Quake and DarkPlaces rcon client.Suppor such games like Xonotic, Nexuiz and other
- Support old Quake rcon and new Darkplaces secure rcon protocols.
- Support both IPv4 and IPv6 connections.
- Bundled console client.
- Well tested, test coverage near 100%.
- Works with python 2.7, 3.3+.
- execute pip install xrcon
- or run pip install -e git+https://github.com/bacher09/xrcon#egg=xrcon to install development version from github
Using as library:
from xrcon.client import XRcon rcon = XRcon('server', 26000, 'password') rcon.connect() # create socket try: data = rcon.execute('status') # on python3 data would be bytes type finally: rcon.close()
For more info read XRcon docstrings.
Using console client:
$ xrcon -s yourserver:26001 -p password command
If you want use IPv6 address it should be put inside square brackets. For example:
$ xrcon -s [1080:0:0:0:8:800:200C:417A]:26002 -p password status $ xrcon -s [1080:0:0:0:8:800:200C:417B] -p password status
If port is omitted then by default would be used port 26000. You may also change type of rcon, by default would be used secure time based rcon protocol. This protocol works only in Darkplaces based games. For instance:
$ xrcon -s warsowserver:44400 -p password -t 0 status
0 means old (unsecure) quakes rcon, 1 means secure time base rcon, and 2 is secure challenge based rcon protocol.
You may also create ini configuration file in your home directory .xrcon.ini. For example:
[DEFAULT] server = someserver:26000 password = secret type = 1 timeout = 0.9 [other] server = someserver:26001 [another] server = otherserver password = otherpassword type = 0 timeout = 1.2
Then if you wants execute command on this servers just do:
$ xrcon status # for DEFAULT server $ xrcon -n other status # for other server $ xrcon -n another status # for another server
Also, there is another one CLI utility — xping. It can be used to measure rtt for server or client. It also supports other games too, so you can measure ping for Warsow, Quake 3, Urban Terror and some other games. Here’s an example:
$ xping -c 4 pub.regulars.win XPING pub.regulars.win (188.8.131.52) port: 26000 184.108.40.206 port=26000 time=39.36 ms 220.127.116.11 port=26000 time=39.63 ms 18.104.22.168 port=26000 time=39.83 ms 22.214.171.124 port=26000 time=39.87 ms --- pub.regulars.win ping statistics --- 4 packets transmitted, 4 received, 0.0% packet loss rtt min/avg/max/mdev = 39.357/39.672/39.870/0.204 ms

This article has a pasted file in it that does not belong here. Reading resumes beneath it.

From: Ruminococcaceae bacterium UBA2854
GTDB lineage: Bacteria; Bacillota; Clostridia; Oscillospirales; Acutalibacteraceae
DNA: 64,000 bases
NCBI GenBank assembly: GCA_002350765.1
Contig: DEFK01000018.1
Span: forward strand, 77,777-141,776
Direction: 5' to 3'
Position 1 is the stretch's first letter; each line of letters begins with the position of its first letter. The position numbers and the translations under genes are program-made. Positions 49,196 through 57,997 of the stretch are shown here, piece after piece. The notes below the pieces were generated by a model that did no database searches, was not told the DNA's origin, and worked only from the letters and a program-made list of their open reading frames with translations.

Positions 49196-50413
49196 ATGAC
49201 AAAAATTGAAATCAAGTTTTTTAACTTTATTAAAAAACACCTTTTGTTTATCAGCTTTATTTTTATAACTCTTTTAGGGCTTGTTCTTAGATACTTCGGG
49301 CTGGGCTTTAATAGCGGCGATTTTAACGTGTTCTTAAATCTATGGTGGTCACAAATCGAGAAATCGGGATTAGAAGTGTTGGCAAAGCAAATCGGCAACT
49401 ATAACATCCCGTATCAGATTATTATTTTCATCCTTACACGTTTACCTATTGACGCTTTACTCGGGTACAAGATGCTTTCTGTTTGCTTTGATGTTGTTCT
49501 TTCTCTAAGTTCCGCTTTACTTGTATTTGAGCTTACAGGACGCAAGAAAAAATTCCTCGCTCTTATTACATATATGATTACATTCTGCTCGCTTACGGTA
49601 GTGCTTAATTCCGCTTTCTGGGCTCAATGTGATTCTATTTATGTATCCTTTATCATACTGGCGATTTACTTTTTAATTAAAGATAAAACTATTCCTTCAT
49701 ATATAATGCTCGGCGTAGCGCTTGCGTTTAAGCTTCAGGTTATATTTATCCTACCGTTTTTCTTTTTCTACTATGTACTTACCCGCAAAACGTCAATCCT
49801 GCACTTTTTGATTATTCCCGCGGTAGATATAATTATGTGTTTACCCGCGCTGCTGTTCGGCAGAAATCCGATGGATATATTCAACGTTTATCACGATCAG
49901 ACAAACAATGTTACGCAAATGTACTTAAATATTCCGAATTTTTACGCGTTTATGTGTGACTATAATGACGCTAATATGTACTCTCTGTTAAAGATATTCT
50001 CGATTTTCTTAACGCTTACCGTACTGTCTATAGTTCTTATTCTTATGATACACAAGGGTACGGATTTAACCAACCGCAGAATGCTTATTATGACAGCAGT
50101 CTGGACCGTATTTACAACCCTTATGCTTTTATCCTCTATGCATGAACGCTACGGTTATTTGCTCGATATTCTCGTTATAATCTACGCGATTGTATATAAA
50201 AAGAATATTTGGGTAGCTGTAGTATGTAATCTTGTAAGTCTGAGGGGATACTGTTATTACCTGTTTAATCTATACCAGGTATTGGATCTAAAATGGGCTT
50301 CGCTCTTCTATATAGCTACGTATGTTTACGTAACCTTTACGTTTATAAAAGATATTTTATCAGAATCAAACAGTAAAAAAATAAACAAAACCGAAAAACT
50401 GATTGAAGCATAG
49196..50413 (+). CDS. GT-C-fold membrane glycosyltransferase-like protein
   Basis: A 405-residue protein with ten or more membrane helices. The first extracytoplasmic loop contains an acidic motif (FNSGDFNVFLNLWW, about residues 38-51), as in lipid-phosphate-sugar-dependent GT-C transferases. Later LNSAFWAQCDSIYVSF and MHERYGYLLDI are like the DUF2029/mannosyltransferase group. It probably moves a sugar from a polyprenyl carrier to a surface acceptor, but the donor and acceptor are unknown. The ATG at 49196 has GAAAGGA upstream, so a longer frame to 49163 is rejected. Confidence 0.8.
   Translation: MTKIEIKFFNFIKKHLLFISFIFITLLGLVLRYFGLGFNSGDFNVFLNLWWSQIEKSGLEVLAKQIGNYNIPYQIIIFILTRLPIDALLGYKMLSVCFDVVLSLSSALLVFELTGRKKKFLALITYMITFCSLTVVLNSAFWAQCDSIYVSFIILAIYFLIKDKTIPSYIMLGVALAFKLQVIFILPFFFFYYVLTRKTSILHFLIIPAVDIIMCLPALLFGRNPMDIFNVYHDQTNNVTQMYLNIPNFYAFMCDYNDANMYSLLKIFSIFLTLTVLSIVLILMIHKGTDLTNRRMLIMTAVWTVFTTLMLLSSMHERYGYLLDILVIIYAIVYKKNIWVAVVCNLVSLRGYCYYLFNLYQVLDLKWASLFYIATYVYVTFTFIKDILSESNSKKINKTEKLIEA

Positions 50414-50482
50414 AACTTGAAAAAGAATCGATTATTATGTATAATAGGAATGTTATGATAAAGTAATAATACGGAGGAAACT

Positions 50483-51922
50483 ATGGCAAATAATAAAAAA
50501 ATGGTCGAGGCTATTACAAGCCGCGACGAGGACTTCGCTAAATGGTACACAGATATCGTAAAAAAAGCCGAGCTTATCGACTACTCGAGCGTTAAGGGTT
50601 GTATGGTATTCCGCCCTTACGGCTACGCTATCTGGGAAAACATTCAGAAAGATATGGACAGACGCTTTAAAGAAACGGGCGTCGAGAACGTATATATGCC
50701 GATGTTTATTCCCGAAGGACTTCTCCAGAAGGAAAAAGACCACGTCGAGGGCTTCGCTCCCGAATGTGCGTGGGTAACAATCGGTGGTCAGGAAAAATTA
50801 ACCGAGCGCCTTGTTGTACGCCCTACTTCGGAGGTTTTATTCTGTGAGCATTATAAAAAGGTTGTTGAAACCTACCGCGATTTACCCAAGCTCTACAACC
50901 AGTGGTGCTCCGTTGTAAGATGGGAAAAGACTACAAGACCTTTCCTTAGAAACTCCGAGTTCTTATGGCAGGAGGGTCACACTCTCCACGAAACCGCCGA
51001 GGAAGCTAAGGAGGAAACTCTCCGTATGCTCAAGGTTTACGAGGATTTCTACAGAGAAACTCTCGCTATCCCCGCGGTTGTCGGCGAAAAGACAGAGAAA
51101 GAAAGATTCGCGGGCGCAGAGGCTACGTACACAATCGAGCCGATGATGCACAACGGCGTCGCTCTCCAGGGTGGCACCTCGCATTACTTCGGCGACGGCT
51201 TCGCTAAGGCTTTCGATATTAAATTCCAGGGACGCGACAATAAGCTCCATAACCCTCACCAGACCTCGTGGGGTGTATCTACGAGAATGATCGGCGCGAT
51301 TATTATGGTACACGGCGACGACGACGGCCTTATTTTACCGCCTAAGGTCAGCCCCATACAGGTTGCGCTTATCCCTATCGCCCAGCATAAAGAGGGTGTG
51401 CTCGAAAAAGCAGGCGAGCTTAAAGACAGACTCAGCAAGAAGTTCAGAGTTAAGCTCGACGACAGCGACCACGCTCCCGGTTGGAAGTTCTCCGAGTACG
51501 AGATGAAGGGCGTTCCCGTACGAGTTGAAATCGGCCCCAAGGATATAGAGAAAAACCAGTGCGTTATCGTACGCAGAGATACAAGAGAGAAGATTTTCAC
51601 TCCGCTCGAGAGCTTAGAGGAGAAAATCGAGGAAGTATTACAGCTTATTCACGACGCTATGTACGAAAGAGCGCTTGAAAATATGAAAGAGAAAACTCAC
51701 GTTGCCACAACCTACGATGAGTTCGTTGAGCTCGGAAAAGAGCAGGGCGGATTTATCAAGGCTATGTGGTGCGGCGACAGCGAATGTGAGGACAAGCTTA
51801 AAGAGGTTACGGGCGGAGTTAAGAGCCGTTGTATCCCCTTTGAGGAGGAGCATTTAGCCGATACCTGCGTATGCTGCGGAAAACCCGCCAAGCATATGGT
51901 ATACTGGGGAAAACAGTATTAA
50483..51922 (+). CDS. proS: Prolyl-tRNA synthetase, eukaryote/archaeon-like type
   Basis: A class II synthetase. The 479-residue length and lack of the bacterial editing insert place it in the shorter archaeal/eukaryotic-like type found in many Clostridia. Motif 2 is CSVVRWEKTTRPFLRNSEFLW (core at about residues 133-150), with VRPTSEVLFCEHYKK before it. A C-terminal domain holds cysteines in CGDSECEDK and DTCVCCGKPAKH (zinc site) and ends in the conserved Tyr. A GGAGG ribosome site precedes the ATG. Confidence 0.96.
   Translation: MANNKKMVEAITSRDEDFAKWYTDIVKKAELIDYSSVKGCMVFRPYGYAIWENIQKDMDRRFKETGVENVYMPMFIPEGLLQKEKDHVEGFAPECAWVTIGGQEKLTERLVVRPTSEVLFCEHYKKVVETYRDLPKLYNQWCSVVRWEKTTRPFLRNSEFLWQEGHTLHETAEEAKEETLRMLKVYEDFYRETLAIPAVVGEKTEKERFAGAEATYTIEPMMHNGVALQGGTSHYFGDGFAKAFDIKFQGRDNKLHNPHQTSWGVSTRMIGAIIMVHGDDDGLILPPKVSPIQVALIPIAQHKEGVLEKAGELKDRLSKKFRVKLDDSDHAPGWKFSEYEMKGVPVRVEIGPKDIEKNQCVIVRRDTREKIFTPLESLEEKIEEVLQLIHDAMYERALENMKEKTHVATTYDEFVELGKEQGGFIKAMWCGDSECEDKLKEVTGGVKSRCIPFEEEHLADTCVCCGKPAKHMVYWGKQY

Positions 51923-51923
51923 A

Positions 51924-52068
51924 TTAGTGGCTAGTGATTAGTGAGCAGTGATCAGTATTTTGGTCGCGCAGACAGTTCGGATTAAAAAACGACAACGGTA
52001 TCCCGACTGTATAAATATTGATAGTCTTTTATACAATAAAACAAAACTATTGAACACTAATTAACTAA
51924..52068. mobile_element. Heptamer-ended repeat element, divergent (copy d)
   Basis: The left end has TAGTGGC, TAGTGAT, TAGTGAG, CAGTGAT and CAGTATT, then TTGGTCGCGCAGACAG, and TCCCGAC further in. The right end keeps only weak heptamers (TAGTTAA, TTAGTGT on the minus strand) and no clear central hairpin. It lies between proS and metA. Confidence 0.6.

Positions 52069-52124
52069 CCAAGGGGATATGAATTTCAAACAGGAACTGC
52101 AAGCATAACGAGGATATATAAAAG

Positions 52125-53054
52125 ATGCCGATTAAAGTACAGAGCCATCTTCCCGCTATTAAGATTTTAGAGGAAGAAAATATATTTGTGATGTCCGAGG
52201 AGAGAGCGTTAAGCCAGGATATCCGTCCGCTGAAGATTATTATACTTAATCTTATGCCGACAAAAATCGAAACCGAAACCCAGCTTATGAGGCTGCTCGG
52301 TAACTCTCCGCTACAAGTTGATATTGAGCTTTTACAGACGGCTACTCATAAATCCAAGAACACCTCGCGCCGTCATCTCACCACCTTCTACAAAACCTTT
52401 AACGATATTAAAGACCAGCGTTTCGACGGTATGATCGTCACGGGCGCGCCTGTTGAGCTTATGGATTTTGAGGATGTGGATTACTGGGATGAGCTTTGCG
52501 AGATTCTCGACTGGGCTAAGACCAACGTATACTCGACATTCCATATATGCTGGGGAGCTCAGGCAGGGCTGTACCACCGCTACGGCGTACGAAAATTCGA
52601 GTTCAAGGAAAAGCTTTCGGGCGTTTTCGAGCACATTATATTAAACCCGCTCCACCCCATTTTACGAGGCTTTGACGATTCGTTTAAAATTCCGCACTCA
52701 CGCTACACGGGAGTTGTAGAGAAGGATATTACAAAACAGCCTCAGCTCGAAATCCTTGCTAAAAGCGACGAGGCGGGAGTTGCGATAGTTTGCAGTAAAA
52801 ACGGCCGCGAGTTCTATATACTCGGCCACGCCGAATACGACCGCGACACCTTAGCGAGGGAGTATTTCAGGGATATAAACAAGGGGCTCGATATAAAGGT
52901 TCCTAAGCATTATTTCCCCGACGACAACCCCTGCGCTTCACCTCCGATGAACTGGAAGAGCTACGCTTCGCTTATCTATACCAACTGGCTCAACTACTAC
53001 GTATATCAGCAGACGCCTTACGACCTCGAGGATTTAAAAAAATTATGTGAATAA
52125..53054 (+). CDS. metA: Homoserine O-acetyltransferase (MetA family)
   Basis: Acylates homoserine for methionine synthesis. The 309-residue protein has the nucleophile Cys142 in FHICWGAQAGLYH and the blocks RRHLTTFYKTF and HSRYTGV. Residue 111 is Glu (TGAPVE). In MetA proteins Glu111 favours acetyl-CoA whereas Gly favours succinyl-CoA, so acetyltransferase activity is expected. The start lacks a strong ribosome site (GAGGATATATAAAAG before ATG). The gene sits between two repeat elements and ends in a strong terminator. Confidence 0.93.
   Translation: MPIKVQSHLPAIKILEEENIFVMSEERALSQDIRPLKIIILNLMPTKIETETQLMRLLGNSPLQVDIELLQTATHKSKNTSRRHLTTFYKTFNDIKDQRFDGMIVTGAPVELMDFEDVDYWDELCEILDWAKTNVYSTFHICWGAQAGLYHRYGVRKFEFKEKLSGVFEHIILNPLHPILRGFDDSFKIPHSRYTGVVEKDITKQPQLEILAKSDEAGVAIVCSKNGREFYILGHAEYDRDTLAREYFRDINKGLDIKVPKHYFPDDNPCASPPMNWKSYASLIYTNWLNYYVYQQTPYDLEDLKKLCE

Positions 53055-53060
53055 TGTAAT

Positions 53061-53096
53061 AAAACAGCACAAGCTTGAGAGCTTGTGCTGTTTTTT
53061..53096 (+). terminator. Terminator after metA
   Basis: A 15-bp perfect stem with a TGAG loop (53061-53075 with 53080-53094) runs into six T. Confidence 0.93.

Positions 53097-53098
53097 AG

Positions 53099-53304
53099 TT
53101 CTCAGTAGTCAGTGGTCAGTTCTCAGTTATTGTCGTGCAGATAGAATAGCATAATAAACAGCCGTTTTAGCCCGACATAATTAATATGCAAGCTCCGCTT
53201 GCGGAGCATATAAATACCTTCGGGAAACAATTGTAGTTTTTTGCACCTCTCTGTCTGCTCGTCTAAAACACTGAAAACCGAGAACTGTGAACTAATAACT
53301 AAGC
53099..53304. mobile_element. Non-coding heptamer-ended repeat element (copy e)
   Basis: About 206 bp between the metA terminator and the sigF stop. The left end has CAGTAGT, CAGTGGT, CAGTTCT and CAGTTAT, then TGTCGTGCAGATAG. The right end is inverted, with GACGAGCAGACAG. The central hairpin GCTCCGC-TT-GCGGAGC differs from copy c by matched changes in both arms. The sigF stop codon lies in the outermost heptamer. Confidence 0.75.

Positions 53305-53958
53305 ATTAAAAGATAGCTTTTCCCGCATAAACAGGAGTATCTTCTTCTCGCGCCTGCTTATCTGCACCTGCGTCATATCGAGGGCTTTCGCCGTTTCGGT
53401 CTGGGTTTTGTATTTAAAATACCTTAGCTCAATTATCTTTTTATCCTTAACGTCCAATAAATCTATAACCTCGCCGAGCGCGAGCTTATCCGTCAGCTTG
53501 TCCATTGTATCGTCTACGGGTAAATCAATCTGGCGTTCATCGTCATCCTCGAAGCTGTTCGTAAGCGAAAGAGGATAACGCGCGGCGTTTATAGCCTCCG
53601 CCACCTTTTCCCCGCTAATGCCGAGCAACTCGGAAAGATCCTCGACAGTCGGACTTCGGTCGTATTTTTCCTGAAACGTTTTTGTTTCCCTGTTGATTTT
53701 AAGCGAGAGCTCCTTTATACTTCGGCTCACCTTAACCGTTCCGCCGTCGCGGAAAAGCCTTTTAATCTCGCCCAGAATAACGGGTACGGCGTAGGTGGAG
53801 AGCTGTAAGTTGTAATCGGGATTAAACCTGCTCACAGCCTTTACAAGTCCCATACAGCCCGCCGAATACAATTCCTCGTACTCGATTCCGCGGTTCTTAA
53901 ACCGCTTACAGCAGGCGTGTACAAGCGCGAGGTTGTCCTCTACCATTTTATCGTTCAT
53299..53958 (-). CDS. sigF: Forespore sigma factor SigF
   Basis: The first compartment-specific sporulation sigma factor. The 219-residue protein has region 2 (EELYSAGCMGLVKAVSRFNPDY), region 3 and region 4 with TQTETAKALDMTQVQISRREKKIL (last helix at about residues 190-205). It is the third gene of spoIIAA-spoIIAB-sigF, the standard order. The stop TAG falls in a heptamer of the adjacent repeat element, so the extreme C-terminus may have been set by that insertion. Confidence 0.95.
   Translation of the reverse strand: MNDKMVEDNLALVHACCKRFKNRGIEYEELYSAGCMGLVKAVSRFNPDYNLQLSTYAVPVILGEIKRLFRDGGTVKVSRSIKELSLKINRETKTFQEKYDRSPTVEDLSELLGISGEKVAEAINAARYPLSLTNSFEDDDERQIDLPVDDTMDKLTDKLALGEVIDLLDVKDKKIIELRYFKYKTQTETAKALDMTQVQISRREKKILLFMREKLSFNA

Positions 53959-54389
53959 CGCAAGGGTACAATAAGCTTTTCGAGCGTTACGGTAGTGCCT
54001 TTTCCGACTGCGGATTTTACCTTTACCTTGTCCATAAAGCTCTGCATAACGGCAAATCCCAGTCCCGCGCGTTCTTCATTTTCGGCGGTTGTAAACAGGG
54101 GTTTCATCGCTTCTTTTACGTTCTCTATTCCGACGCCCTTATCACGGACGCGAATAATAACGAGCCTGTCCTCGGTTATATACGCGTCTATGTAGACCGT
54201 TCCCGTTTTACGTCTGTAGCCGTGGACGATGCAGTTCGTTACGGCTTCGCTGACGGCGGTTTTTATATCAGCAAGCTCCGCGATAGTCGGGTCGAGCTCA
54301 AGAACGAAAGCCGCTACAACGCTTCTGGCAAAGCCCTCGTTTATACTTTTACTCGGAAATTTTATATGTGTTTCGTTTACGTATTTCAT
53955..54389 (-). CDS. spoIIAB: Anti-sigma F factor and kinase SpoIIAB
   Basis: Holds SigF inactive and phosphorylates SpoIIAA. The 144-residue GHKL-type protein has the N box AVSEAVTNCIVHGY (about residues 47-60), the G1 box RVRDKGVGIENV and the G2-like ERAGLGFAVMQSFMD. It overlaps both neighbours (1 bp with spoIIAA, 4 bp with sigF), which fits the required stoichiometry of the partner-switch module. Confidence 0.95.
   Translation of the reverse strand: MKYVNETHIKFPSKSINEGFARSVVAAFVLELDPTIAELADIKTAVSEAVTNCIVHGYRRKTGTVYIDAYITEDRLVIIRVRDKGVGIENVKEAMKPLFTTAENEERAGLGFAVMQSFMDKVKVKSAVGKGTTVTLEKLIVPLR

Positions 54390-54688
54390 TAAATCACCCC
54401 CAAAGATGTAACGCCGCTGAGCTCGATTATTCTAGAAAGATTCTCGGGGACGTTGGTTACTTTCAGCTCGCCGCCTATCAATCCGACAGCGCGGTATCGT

Also, you can ping clients too, this might be helpful for server admins for checking client networking. First, you need to determine client host and port. You can do this via rcon status command. Let’s suppose that status command returned 172.16.254.2:33045 address, then xping command will be look like this: xping -p 33045 172.16.254.2. Note, that this might not work for some clients because of firewalls and NATs.
Here’s few other examples:
$ xping -p 26005 mars.regulars.win # stop it with Ctrl-C $ xping -p 44400 -t qfusion 126.96.36.199 # ping warsow server $ xping -p 27960 -t q3 188.8.131.52 # ping urban terror server
For more info about CLI options check xping --help.
In some cases results of xping might be inaccurate. For example, if you experience packet duplication or reordering. All currently supported gaming protocols have no way to identify concrete response for probe. Because of this, there is no way to determine if application received original or duplicated response. It can affect result even more, if duplicated packet will arrive some time later, so application can process it as response for new probe. In some cases application might detect packet duplication.